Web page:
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A global Neogene cooling trend culminated ~7 million years ago with the onset of Greenland glaciation. Increased ocean-atmosphere interaction and low- to high-latitude circulation are thought to be key factors in reorganizing late Miocene global temperature and precipitation patterns, but the drivers of this reorganization have yet to be identified. Here, we present new information about the evolution of the Atlantic-Mediterranean gateway that generated Mediterranean overflow. We use sedimentary and palaeogeographic evidence to constrain the timing and dimensions of this gateway and document the initiation of a saline plume of water within the North Atlantic. Today, this saline jet entrains and transports Eastern North Atlantic water and its dissolved inorganic carbon into the interior of the ocean, contributing to the drawdown of CO 2 and the sensitivity of the ocean to atmospheric changes. We show that during the Miocene this transport emerged simultaneously with gateway restriction and propose that the resulting interaction of ocean-surface and ocean-interior carbon inventories would have greatly enhanced ocean-atmosphere exchange, preconditioning the Earth System for late Miocene cooling.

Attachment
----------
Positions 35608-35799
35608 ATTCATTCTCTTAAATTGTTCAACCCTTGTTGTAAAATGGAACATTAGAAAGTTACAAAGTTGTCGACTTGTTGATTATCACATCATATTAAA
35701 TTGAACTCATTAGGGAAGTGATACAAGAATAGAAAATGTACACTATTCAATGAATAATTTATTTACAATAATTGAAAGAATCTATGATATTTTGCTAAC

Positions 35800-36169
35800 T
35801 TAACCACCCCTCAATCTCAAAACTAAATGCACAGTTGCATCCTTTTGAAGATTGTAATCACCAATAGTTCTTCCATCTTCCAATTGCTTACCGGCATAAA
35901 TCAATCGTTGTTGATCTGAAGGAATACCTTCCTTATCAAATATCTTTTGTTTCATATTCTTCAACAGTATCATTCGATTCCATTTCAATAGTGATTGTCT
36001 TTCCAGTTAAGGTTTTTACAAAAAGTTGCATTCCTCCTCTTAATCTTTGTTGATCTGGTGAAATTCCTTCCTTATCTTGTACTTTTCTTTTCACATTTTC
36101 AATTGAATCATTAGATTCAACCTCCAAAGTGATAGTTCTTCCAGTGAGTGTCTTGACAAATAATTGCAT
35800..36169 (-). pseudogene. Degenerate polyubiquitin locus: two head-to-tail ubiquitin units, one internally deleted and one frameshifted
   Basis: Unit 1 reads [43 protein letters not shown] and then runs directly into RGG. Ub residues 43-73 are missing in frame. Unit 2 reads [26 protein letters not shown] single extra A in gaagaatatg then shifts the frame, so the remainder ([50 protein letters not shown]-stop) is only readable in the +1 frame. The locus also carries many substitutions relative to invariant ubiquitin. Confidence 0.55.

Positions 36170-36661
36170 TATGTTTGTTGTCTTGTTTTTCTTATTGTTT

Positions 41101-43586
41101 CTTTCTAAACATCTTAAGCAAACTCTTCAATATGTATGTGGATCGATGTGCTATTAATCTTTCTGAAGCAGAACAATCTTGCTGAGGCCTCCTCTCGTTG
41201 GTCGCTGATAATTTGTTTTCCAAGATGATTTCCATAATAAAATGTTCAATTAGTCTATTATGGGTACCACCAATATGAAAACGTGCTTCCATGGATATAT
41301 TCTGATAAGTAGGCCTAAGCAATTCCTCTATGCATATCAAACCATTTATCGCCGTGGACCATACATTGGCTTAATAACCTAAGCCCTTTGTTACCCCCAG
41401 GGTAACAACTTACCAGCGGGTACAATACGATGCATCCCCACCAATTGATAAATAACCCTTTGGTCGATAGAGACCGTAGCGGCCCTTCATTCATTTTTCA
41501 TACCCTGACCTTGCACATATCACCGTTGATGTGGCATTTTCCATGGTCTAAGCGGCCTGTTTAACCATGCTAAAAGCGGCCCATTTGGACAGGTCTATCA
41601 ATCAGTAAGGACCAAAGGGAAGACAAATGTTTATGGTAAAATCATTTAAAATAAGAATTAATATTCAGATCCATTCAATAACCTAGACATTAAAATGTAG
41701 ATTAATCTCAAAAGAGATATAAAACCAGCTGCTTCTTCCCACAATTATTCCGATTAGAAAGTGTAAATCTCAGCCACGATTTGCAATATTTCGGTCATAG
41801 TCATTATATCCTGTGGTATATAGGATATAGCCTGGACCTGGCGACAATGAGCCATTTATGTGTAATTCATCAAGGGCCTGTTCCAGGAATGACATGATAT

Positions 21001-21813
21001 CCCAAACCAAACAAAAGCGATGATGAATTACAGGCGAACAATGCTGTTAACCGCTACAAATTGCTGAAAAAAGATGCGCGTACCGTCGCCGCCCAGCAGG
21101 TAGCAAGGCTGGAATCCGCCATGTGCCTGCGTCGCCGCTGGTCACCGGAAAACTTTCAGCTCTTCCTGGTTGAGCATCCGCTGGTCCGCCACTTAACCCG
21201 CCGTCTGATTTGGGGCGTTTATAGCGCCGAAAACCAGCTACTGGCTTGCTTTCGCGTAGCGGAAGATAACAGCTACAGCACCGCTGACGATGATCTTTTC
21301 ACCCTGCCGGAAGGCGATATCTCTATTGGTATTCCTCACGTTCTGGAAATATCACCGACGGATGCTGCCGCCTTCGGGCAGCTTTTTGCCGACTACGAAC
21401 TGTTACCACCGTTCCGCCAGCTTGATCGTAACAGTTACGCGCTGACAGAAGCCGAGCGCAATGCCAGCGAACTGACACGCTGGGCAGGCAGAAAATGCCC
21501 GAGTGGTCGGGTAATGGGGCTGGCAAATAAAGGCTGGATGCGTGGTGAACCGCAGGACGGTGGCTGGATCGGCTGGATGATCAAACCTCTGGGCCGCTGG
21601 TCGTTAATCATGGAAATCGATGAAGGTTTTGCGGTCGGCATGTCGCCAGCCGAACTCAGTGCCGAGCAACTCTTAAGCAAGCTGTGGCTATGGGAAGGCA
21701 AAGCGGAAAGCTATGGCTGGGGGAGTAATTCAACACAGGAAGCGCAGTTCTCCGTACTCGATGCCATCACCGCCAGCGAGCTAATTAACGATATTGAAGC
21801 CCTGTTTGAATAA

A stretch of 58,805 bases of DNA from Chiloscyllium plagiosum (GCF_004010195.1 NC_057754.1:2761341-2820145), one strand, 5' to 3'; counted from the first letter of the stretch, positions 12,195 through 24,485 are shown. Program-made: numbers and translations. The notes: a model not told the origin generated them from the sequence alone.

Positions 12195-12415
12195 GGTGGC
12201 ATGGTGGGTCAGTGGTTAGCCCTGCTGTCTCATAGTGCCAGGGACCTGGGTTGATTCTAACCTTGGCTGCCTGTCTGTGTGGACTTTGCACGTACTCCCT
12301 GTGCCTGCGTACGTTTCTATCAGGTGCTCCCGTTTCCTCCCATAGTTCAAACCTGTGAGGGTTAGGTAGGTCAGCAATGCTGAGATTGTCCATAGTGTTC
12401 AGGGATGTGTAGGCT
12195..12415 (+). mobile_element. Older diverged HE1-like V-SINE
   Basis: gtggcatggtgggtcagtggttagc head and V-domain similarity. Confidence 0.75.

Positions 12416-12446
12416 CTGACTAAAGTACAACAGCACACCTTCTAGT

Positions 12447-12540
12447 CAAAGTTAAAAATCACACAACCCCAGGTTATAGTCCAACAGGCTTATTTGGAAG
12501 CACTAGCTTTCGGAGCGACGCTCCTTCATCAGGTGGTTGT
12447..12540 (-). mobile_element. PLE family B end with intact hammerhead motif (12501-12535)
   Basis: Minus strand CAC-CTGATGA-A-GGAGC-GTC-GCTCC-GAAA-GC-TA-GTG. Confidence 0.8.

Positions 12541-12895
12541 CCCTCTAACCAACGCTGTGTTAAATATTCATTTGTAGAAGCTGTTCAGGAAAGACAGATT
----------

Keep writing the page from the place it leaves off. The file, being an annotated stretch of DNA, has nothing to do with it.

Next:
- School of Geographical Sciences - Professor of Palaeoclimatology
- Cabot Institute for the Environment
- The Bristol Research Initiative for the Dynamic Global Environment (BRIDGE)
Person: Academic , Member